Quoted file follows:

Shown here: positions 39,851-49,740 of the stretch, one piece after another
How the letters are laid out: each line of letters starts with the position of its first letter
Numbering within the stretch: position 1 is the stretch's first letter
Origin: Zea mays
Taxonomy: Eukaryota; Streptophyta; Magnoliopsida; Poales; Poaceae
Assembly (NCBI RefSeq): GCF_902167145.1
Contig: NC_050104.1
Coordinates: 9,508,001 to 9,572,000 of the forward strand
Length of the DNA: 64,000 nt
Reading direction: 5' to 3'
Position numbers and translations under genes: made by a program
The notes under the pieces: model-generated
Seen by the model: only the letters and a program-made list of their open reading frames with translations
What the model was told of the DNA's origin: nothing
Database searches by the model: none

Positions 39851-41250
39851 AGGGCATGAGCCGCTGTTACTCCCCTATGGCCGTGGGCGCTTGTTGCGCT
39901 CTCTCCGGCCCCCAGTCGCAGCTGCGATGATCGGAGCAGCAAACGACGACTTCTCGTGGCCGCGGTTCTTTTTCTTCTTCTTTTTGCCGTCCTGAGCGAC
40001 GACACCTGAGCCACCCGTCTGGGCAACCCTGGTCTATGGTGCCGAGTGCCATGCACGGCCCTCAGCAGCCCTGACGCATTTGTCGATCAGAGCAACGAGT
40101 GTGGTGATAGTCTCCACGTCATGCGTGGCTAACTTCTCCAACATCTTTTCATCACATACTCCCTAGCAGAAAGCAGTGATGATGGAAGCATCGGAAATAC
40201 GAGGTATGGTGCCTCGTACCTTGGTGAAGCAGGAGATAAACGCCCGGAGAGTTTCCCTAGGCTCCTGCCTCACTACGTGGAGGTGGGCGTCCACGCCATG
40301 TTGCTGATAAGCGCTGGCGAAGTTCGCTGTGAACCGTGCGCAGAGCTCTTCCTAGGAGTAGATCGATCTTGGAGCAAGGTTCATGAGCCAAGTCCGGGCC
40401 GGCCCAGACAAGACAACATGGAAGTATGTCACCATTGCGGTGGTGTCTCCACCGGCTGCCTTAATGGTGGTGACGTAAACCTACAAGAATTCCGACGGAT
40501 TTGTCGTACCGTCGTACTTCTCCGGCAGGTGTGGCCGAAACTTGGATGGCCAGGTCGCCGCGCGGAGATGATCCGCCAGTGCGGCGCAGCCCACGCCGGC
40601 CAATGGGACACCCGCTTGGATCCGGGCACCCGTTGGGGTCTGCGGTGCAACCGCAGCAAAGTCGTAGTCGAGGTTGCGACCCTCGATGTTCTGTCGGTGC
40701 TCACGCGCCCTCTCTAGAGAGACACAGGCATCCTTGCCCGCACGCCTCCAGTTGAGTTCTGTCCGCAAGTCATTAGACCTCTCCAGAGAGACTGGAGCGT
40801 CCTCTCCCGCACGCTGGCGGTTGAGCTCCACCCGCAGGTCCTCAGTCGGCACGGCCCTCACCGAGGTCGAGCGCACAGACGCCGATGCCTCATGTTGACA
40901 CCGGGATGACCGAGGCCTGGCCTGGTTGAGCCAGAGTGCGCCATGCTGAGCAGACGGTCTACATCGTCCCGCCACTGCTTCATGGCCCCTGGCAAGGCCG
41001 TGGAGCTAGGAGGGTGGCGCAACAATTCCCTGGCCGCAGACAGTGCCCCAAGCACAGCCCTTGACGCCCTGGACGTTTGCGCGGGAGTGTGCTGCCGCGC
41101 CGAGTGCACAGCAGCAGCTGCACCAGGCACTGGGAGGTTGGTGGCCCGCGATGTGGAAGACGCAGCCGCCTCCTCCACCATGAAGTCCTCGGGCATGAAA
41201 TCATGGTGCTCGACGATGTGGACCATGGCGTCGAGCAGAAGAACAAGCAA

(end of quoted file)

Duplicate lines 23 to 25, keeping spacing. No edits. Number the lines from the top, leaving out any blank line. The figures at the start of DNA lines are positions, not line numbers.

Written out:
40401 GGCCCAGACAAGACAACATGGAAGTATGTCACCATTGCGGTGGTGTCTCCACCGGCTGCCTTAATGGTGGTGACGTAAACCTACAAGAATTCCGACGGAT
40501 TTGTCGTACCGTCGTACTTCTCCGGCAGGTGTGGCCGAAACTTGGATGGCCAGGTCGCCGCGCGGAGATGATCCGCCAGTGCGGCGCAGCCCACGCCGGC
40601 CAATGGGACACCCGCTTGGATCCGGGCACCCGTTGGGGTCTGCGGTGCAACCGCAGCAAAGTCGTAGTCGAGGTTGCGACCCTCGATGTTCTGTCGGTGC